Ron Paul Press Conference Unifies “Third” Party and Independent Candidates around Four Key Points

Ron Paul held what he described as a “very important” press conference on September 10th in Washington, DC. The event brought four third party and independent candidates “together in unity” around a statement of principles. The event came as polls showed the presidential race tightening and third party/independent candidates getting combined votes of over 10% in swing states.

The four candidates – Independent Ralph Nader, the Green nominee Cynthia McKinney, the Constitution Party’s Chuck Baldwin and the Libertarian Party’s Bob Barr along with Ron Paul agreed on the following four key principles:

Foreign Policy: The Iraq War must end as quickly as possible with removal of all our soldiers from the region. We must initiate the return of our soldiers from around the world, including Korea, Japan, Europe and the entire Middle East. We must cease the war propaganda, threats of a blockade and plans for attacks on Iran, nor should we re-ignite the cold war with Russia over Georgia. We must be willing to talk to all countries and offer friendship and trade and travel to all who are willing. We must take off the table the threat of a nuclear first strike against all nations.

Privacy: We must protect the privacy and civil liberties of all persons under US jurisdiction. We must repeal or radically change the Patriot Act, the Military Commissions Act, and the FISA legislation. We must reject the notion and practice of torture, eliminations of habeas corpus, secret tribunals, and secret prisons. We must deny immunity for corporations that spy willingly on the people for the benefit of the government. We must reject the unitary presidency, the illegal use of signing statements and excessive use of executive orders.

The National Debt: We believe that there should be no increase in the national debt. The burden of debt placed on the next generation is unjust and already threatening our economy and the value of our dollar. We must pay our bills as we go along and not unfairly place this burden on a future generation.

The Federal Reserve: We seek a thorough investigation, evaluation and audit of the Federal Reserve System and its cozy relationships with the banking, corporate, and other financial institutions. The arbitrary power to create money and credit out of thin air behind closed doors for the benefit of commercial interests must be ended. There should be no taxpayer bailouts of corporations and no corporate subsidies. Corporations should be aggressively prosecuted for their crimes and frauds.

Further, they agree that the process of U.S. presidential elections is, as Rep. Paul said, a “charade, collusion of the two parties and the media” where they “pretend great differences where there is none” and where neither party really “addresses subjects that are majority positions,” referring to the points in the statement of principles quoted above.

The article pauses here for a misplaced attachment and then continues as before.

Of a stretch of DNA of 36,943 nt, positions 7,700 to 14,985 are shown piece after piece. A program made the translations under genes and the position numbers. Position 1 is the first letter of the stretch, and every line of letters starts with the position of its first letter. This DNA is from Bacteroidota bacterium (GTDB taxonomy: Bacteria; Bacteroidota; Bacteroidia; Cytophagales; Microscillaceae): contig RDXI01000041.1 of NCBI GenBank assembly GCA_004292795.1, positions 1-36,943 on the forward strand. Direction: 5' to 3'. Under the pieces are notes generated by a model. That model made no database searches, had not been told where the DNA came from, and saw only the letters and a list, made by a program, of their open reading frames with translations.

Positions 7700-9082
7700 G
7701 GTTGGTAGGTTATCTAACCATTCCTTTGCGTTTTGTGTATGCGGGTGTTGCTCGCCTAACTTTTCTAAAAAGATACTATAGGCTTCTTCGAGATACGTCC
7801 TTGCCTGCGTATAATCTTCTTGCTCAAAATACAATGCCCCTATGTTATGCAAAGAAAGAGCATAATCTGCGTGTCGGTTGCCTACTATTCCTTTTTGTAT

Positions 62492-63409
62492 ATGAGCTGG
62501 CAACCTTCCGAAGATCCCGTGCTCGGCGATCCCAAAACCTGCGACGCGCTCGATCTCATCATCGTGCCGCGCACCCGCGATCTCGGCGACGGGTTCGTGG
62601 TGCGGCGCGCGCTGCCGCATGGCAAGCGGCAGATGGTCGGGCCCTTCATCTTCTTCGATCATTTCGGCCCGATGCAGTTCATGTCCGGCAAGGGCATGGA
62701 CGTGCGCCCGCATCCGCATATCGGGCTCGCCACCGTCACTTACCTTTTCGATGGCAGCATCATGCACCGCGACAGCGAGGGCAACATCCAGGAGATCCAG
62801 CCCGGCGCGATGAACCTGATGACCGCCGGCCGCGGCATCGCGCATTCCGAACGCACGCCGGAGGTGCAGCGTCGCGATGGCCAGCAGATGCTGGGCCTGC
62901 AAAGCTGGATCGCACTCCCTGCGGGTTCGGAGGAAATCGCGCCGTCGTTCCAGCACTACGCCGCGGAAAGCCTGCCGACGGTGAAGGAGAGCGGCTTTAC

The press conference participants, which did not include Rep. Barr even though he was invited, repeatedly pointed out that the majority of Americans, some 60%, are unhappy with their choices. As a result half of Americans do not bother to vote, many for the intellectual decision that a false choice is provided and where half of those that do vote decide to vote for the lesser of two evils rather than on the direction they want the country to move. All the participants described American democracy as failing.

Ron Paul announced that he received a telephone call the day before the press conference from the McCain-Palin campaign seeking his endorsement. Paul reported that the campaign made the argument, not that McCain is a great leader who will move the U.S. in the right direction, but that he isn’t as bad as Obama and would do less harm to the country. Paul described the call as “a little strange” and that he declined to endorse. He said that instead he is urging voters to support the four candidates who signed the statement of principles and that he would probably not endorse any candidate.

A great deal of focus was placed on the manipulated presidential debates. Rep. Paul reported that during the Bush-Dukakis campaign they had an agreement to dictate the terms of the presidential debates to the League of Women Voters. The League refused to go along and withdrew its sponsorship saying:

The League of Women Voters is withdrawing sponsorship of the presidential debates…because the demands of the two campaign organizations would perpetrate a fraud on the American voter. It has become clear to us that the candidates’ organizations aim to add debates to their list of campaign-trail charades devoid of substance, spontaneity and answers to tough questions. The League has no intention of becoming an accessory to the hoodwinking of the American public.